•Identify those early warning signs
•Use visuals to improve communication
•Choose your words wisely
•Redirect and reassure
•Stay calm and cope with your own emotions
•Consider nursing home options
•Improve caregiver self-care

We’ve learned to dance the early steps of the disease with our love and laughter intact. If you are looking for help recognizing early signposts along with practical ways to cope with early Dementia and Alzheimer’s, this book is for you.

Grab a copy of Dancing with Dementia at: | | Apple Books |  Barnes & Noble | Kobo

Add DANCING WITH DEMENTIA to your Goodreads shelf

About Jemi Fraser

Jemi Fraser writes both fiction and nonfiction. Her nonfiction work focuses on the ways that dementia has impacted her family. Her fiction work varies from contemporary romance to suspense and flash fiction. Years as a teacher have taught Jemi that life is short and that happy endings are a must.

Jemi lives in Northern Ontario, Canada where snow is always a topic of conversation and the autumn leaves make everything better.

For more on Jemi and her writing, connect with her at: Website | Just Jemi Blog| Dancing With Dementia Blog | Amazon Page | BookBub | Goodreads | Facebook | Twitter | Quick Tips Videos

Giveaway Details

This tour-wide giveaway is for a $20 Amazon Gift Card. The giveaway is open internationally.

To enter the giveaway, just click on the Rafflecopter widget below and follow the instructions. The widget may take a few seconds to load so please be patient. If the widget doesn’t show up, just click HERE and you’ll be directed to the widget.

Thanks for stopping by and be sure to follow Jemi on her week-long tour HERE. You never know what you might find out. I hope dementia hasn’t touch your family or friends, but in case it has do you have any tips to share on dealing with this terrible disease?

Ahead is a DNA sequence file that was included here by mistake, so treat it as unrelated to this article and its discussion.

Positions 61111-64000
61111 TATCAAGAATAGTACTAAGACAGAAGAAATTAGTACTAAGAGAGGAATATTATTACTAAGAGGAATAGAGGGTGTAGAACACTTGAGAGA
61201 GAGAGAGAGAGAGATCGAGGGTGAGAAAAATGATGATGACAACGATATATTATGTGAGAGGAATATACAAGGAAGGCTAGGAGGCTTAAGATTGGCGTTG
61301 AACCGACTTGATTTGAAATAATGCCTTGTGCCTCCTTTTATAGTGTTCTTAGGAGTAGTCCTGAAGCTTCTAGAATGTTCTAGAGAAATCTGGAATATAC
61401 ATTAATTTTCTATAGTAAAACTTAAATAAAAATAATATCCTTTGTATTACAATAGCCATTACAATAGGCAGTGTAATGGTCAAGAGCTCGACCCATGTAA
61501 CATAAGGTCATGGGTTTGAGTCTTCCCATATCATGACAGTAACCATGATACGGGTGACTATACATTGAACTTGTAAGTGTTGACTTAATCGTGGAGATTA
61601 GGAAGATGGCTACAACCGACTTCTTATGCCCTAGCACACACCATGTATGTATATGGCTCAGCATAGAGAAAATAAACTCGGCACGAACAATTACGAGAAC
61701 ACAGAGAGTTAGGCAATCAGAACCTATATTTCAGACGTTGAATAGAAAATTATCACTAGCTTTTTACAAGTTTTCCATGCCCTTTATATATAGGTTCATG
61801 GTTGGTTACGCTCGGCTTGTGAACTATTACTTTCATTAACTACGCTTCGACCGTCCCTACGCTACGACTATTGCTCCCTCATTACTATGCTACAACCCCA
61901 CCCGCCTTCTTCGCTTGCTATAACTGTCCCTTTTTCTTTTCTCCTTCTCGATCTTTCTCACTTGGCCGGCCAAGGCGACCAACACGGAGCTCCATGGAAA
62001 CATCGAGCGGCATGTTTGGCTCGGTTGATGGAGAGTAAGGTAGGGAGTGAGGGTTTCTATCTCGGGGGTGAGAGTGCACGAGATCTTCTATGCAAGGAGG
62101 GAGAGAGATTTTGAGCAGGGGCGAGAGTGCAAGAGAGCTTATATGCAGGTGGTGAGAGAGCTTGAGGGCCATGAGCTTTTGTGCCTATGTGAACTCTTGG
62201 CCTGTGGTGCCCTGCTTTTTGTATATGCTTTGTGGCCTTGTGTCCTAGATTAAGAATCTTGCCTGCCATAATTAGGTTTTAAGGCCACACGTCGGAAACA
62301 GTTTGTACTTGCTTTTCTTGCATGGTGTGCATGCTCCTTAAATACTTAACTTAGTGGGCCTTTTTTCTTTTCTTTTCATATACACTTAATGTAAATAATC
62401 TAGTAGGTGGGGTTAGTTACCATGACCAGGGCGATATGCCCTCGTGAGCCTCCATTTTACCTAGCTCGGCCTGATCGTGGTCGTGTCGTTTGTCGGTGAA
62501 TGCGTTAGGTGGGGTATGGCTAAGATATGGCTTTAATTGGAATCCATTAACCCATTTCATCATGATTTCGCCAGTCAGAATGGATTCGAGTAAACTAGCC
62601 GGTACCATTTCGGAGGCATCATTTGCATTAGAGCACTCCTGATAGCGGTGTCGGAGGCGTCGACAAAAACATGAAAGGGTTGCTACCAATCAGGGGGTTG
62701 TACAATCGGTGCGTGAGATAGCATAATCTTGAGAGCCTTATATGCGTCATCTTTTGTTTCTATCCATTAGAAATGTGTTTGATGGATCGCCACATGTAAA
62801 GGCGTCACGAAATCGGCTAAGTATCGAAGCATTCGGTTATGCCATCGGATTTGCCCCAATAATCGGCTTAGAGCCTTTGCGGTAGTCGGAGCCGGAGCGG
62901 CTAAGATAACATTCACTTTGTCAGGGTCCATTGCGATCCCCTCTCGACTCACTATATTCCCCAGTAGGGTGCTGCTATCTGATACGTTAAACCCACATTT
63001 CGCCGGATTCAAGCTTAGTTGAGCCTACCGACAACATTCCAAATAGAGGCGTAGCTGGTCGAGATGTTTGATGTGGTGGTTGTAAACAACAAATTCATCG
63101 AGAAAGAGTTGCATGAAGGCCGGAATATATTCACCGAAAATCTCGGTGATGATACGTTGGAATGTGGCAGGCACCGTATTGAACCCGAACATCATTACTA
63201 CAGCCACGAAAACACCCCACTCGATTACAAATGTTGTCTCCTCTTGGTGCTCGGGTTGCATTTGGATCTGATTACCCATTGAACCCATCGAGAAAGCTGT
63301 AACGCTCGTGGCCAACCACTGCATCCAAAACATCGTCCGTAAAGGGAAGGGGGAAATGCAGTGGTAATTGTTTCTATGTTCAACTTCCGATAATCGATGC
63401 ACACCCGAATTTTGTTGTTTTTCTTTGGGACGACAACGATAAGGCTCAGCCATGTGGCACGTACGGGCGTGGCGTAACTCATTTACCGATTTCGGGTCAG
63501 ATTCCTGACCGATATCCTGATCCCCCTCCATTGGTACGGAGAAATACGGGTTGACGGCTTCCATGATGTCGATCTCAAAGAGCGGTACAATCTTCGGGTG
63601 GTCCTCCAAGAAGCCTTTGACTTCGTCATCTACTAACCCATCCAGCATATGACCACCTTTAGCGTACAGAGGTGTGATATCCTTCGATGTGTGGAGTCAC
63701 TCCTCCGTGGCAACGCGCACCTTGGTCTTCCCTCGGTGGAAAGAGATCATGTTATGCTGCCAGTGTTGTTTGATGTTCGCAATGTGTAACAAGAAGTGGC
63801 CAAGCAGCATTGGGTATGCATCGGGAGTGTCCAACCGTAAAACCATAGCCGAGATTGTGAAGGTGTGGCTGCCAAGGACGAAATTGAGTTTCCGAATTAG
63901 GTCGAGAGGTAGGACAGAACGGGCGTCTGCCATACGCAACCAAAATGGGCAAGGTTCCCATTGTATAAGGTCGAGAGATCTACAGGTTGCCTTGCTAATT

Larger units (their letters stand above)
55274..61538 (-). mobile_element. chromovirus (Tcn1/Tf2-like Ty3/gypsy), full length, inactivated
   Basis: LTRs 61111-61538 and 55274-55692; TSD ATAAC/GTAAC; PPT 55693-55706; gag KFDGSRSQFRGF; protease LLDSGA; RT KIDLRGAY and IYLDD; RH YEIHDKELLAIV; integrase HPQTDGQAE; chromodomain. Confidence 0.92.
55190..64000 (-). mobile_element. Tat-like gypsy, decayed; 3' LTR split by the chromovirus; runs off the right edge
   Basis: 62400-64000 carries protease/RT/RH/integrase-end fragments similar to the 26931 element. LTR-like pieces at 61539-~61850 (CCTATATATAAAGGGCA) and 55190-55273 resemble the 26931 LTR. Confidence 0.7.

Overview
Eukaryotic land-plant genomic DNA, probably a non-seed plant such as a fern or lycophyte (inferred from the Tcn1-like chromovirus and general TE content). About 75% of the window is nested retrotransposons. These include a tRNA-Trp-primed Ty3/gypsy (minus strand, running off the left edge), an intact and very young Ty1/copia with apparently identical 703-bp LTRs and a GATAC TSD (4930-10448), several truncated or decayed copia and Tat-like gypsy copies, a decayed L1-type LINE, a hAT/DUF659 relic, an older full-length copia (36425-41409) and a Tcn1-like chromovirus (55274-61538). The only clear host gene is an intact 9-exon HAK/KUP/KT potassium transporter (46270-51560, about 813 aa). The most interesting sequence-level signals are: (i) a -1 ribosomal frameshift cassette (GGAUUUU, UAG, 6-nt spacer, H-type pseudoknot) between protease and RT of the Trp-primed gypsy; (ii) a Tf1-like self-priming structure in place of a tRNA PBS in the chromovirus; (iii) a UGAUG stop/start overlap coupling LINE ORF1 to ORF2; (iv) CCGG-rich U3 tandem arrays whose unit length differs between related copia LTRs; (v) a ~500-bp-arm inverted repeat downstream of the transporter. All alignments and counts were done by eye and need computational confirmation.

a Rafflecopter giveaway

12 thoughts on “Top 10 Lessons about Self-Publishing “Dancing with Dementia” with Jemi Fraser”

  1. Hi,
    I remember an incident with my mother. A company had sent me a credit card inviting me to open up an account. I live in Germany so I had all my mail sent to my mother’s house. I didn’t know they had sent me a card until my sister said that a credit card company was calling the house about a bill that I had. I told her I didn’t have a credit card there and asked her to scan me the information. I remember asking my mother if she had received a credit card for me. She said no and was hurt as she told me that if she had received one she would have told me. To make a long story short, when I talked to the company, I found out that she had signed my name and had built up a huge bill. I never mentioned it to my mother. I just had my sister take the card and dispose of it after I got the situation cleared with the credit card company. My mother wasn’t aware of what she was doing. Now, I laugh about it but I am so happy that I never lashed out at her in anger about it.
    Shalom aleichem,
    Pat Garcia

    Liked by 2 people

    1. Wow! Good for you!!! Some people would have been so angry. It’s so hard to understand the world they’re living in at times. Glad you got the mess cleared up and managed to get a good memory out of the situation!


  2. Thanks so much for hosting Dancing With Dementia today, Ellen! (and for the amazing review!)
    Self-publishing is not for the faint of heart but it is a whole lot of fun!


  3. Ellen, thanks so much for being a part of Jemi’s tour and sharing your thoughts on her fascinating story. It is a book that will help others in their time of need.


  4. Jemi, your list made me laugh, because it’s so much the same as what I would say! And after 10 books, I can add that I have to relearn half those things every. single. time. Sheesh. So glad the book is doing well!